Here is a basic sourdough bread made using the 100% hydration starter . If you are interested in making your own here is the starter recipe . This is a simple recipe involving only 4 ingredients – flour , water , salt and the yeast (starter) . This recipe adapts well to additions an can be made into a loaf , rolls , boule or any shape you wish . My favorite way is to bake it in a covered pot / dutch oven . Absolutely delicious and unbelievably simple ..
Just like the ingredient list the method also is very simple. In a large mixing bowl (or in the stand mixer bowl) add the sourdough starter , flour , salt and water . Mix gently till all the flour is mixed in, knead for 1 minute if necessary . Cover and let rest for at 10 to 20 minutes.
Uncover and knead the dough for about 10 minutes . Add more flour only if the dough feels too sticky . As you knead the dough becomes more soft and pliable . Remember when it comes to bread dough a little wet is preferable to dry . Perform a windowpane test to determine if the dough has been kneaded enough . Form the dough into a ball and transfer to a lightly oiled a bowl cover and set aside .
A quick word on the windowpane test . This is used to determine if the dough is kneaded enough. Take a small golf ball / lemon sized dough . Hold it between the thumbs and fingers of both hands and stretch gently and evenly in all four sides . The dough should stretch without tearing . Hold this film of dough against a light source and it should filter light through. If you try to do it fast the dough will tear rather than stretching, so be careful as you stretch it out. If it tears on a slow stretch it needs to develop more gluten, knead for a few more minutes and try again.
Dough made with wild yeast starters like Sourdough starter take longer to rise. Of course you can keep it in a warm place to speed up rising, but it will still take longer than the commercial yeast counterpart . This dough will take anywhere from 2 to 4 hours to double when left at room temperature . Alternately it can be kept in the fridge for 12 to 24 hours to rise . The longer rise will yield a more flavorful bread.If the dough is in the fridge , take it out and let it come to room temperature (about 30 minutes or so ) before proceeding to the next step.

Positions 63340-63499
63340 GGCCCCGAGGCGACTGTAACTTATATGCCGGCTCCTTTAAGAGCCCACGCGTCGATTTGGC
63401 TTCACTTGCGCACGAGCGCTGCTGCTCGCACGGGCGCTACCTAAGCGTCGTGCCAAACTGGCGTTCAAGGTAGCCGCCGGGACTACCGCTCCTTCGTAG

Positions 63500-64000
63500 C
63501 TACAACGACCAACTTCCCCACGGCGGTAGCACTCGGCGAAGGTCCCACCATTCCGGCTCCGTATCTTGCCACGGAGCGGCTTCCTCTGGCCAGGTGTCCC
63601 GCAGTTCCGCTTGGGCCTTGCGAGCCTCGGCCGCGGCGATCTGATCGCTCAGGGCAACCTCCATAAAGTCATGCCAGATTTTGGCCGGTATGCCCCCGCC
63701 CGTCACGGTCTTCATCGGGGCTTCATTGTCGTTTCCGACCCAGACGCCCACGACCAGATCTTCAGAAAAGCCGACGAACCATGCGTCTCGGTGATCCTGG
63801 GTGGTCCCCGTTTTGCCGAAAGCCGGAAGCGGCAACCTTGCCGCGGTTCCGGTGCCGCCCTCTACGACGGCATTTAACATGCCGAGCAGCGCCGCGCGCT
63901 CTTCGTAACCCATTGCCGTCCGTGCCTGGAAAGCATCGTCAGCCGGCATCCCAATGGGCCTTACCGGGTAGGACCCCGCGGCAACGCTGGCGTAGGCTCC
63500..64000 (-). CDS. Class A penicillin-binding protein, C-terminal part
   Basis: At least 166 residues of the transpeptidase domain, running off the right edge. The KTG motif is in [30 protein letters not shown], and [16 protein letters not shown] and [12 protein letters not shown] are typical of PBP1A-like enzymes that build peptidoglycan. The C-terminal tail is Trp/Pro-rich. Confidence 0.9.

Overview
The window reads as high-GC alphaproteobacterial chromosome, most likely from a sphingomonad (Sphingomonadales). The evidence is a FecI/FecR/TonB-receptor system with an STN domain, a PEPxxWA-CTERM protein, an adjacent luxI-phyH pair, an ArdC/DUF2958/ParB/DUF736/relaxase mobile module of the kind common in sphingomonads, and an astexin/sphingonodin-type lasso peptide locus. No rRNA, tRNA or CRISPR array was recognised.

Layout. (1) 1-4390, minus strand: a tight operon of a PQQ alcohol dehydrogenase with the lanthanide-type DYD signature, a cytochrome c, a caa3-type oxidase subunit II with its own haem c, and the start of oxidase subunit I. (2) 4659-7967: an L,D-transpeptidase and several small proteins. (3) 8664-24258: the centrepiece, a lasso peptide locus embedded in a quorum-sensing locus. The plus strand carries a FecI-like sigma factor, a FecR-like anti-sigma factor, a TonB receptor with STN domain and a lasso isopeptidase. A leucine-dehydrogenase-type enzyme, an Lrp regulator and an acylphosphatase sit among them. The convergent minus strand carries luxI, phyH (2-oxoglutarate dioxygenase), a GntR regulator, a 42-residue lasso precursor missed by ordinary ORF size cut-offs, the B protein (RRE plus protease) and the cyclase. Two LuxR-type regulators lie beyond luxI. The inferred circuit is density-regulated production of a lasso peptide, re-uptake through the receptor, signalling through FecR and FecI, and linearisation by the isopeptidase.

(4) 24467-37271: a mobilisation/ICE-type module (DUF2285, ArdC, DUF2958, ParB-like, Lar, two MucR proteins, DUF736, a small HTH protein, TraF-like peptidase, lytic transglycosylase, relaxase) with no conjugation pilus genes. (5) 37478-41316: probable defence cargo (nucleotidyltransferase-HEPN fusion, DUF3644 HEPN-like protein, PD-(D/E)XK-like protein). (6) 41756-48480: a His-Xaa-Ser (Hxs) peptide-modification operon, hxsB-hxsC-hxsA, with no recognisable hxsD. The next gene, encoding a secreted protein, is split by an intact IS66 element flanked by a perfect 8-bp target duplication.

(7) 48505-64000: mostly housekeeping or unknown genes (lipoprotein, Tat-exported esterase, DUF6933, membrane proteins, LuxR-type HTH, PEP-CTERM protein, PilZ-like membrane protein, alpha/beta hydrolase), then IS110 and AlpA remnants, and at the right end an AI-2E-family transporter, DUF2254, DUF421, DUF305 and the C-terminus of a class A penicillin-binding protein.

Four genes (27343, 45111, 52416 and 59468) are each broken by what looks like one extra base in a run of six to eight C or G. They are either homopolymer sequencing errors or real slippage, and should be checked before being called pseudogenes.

Punch down the dough and knead lightly for a minute. Form the dough into the shape you like. The amount of dough will be good for a 81/2″ X 4 1/2″ loaf pan with may be a bit leftover for a bun. I like to make these into free form rolls or boules . Here I have used a 7 inch round casserole dish to make a round loaf .
Let rise for around 1 hour till the dough is almost doubled. Again the it takes longer than the packaged yeast. As a rule of thumb the second rise will take roughly half the amount of time for the first rise. To determine if it has risen enough gently poke a finger on the side of the risen dough. Do not make a hole , just an impression is all we need. If the impression remains the dough is ready for the hot oven , otherwise let it rise for few more minutes.
When almost ready to bake , preheat the oven to 400ºF (200º C). Just before transferring the dough into the oven score the top to help with even oven spring. Place in the middle rack and bake for 10 minutes . Reduce the temperature to 350º F (170º C ) and bake for another 30 to 35 minutes or till done .
If you are making rolls or smaller loaves the baking times will be shorter . Check the loaves earlier and adjust times accordingly .
The flavors will vary slightly depending on how mature the starter is. Regardless there will be marked difference in aromas and texture compared to packaged yeast bread .
- In the recipe the measurements in volumes are approximate . Add more/less flour/water as necessary when kneading .
- If bread flour is not available , AP flour or any other wheat flour with good protein content will work well in this recipe .